SBJ: "Should I Buy Bitcoin And Pot Stocks?"

Industry Insight


We frequently hear variations on that question: “should I invest in 3D printers?” or “I heard on TV that Company X stock is set to take off…should I buy?”

The current shiny object is the eye-popping growth in the value of Bitcoin and other “cryptocurrencies”—digital money enjoying increasing popularity as an alternative to traditional banking. And as more States legalize marijuana, there is a lot of buzz about “pot stocks”—tiny new companies trying to take advantage of a growing market. All puns intended.

Whatever the trendy new investing opportunity, our response is the same:

First, a new industry or freshly-launched company stock is a speculative investment with a relatively strong risk of loss. Speculative investments may have little or no track record, or may not be well diversified, or may have additional types of risk that make them unsuitable for many investors.

To be clear, the broader well-established investment markets—stocks and bonds on the major exchanges, mutual funds, exchange traded funds—may be much less speculative, but there are still risks, including the risk of fluctuations in value, or even loss.

But with speculative investments like cryptocurrencies or pot stocks, or the contraption your uncle invented in the garage, the risk is greater for major price fluctuation or loss. Liquidity is another potential problem for a thinly-traded investment as you may wait a long time for a buyer when you’re ready to get out.

Having said all that, you could make a killing if you pick the right pot stock, or the right cryptocurrency, at the right time. The problem is that stock-picking and market timing generally don’t work, as shown by decades of academic research. Think back to the Betamax v. VHS videocassette era if you’re old enough to remember…which would you have chosen as an investment before knowing the outcome? Your chance of winning would have been a coin flip. Which of hundreds internet companies would you have added to your portfolio in the late ‘90’s as the tech bubble inflated? Which ones are still standing? Your odds there were perhaps much worse than a coin flip.

The problem with trying to outsmart the investment market is that publicly traded securities in the U.S. are strictly regulated, with issuing companies required to provide very specific information at specific intervals, such as quarterly reports…and additional “insider” information-sharing is strictly prohibited. Management shakeups in the news, or new products, add widely available publicly information to official company reports. So generally all investors have access to the same information at the same time, by law.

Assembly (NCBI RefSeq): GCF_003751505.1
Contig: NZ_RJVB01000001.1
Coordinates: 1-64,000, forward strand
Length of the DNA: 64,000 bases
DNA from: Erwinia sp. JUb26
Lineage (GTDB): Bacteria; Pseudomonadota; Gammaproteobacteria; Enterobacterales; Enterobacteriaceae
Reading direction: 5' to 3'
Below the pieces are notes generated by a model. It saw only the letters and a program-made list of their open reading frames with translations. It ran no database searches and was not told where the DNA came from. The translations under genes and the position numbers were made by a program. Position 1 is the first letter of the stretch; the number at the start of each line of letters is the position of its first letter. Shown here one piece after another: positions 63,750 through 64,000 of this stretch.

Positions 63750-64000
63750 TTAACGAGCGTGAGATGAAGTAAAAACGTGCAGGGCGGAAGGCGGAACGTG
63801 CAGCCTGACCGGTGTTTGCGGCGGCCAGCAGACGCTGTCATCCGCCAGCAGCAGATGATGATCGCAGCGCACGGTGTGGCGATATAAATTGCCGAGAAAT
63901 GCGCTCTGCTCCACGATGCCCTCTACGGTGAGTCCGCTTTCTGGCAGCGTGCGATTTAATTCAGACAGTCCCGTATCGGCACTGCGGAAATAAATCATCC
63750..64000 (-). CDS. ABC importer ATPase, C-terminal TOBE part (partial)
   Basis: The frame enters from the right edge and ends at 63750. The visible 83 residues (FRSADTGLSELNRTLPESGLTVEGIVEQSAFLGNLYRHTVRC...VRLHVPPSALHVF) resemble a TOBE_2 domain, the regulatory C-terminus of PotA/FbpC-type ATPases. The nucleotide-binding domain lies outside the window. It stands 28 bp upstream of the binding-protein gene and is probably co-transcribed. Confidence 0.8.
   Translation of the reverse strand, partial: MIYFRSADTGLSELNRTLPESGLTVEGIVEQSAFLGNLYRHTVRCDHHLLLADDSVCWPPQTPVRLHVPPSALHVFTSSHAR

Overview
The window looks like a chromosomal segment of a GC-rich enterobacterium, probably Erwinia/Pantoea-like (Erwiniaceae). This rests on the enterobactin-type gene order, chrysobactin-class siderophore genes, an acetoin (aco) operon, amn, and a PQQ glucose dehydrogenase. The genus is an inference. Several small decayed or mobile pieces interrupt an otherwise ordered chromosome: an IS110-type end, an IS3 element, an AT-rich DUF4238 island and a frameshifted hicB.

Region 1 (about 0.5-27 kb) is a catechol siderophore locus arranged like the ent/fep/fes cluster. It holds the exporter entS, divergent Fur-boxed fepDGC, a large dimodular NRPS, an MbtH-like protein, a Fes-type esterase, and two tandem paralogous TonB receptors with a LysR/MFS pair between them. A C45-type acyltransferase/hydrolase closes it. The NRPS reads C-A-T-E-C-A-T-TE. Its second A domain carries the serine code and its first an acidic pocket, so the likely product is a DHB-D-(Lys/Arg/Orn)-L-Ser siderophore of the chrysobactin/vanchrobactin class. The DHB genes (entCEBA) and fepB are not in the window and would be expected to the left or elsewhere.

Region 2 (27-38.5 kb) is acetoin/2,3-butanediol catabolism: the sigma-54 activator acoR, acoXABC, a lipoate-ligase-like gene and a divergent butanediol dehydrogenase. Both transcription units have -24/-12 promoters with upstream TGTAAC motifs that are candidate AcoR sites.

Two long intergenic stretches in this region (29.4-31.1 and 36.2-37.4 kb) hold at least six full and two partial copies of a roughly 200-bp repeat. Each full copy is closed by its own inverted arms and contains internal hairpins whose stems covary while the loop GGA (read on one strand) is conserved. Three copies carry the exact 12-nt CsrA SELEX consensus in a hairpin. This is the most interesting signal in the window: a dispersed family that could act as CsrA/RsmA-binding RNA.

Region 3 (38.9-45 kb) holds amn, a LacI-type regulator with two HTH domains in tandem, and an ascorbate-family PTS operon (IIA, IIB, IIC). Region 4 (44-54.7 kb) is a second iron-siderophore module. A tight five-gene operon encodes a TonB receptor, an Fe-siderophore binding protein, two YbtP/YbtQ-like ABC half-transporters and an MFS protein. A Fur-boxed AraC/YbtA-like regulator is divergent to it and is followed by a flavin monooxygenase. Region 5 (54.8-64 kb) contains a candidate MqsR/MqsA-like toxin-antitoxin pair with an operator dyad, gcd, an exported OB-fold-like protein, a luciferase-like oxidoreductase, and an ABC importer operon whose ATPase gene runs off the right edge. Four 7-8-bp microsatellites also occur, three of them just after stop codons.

Thousands of professional investment managers around the world then analyze that data to determine what they believe to be a fair price. Thousands of resulting trades set the price of a given stock from moment to moment, as new information comes out over time. This includes information and opinions shouted by people in rolled-up sleeves on cable shows.

So to beat the market, you have to be smarter or luckier than the average of tens of thousands of investors around the world, all working from the same information. Do you think you are smarter or luckier than those thousands of traders, most of whom are professionals who analyze and trade stocks and currency markets all day for a living? If not, proceed carefully.

If instead you simply buy a broad basket of stocks and bonds using mutual funds or ETF’s, for example a total-market fund holding a large swath of securities, you will essentially be accepting the collective expertise already at work within the markets. You will likely also eventually own a portion of newer industries and companies which have profited their way onto the major securities exchanges, including pot stocks and cryptocurrencies…in proportion to the place they have earned in the investing marketplace.

Other examples of speculative investments include art, collectibles, thinly traded small- or micro-company stocks in any industry, and gold and other precious metals. (Many people mistakenly believe gold is a conservative, stable investment—but prices for gold and other precious metals are often extremely volatile. Again, if you own a broad basket of securities, you probably already hold a portion of precious metals, and/or companies which use those metals, in manufacturing for example.)

The unexpected micro-crash of Bitcoin values in December, and the U.S. Attorney General signaling a possible return to more aggressive enforcement of marijuana laws, should give pause to even the bravest speculator thinking about cryptocurrencies or pot stocks…let alone us “regular” investors.

Treat speculative investments as you would treat any individual company stock: a good rule of thumb is not to put more than about 5% of your portfolio into any single potentially volatile asset, including a speculative flavor-of-the-week.

CERTIFIED FINANCIAL PLANNERTM consultant Kenny Gott is President at Piatchek & Associates and author of the book "Bottom Line Financial Planning". He can be reached at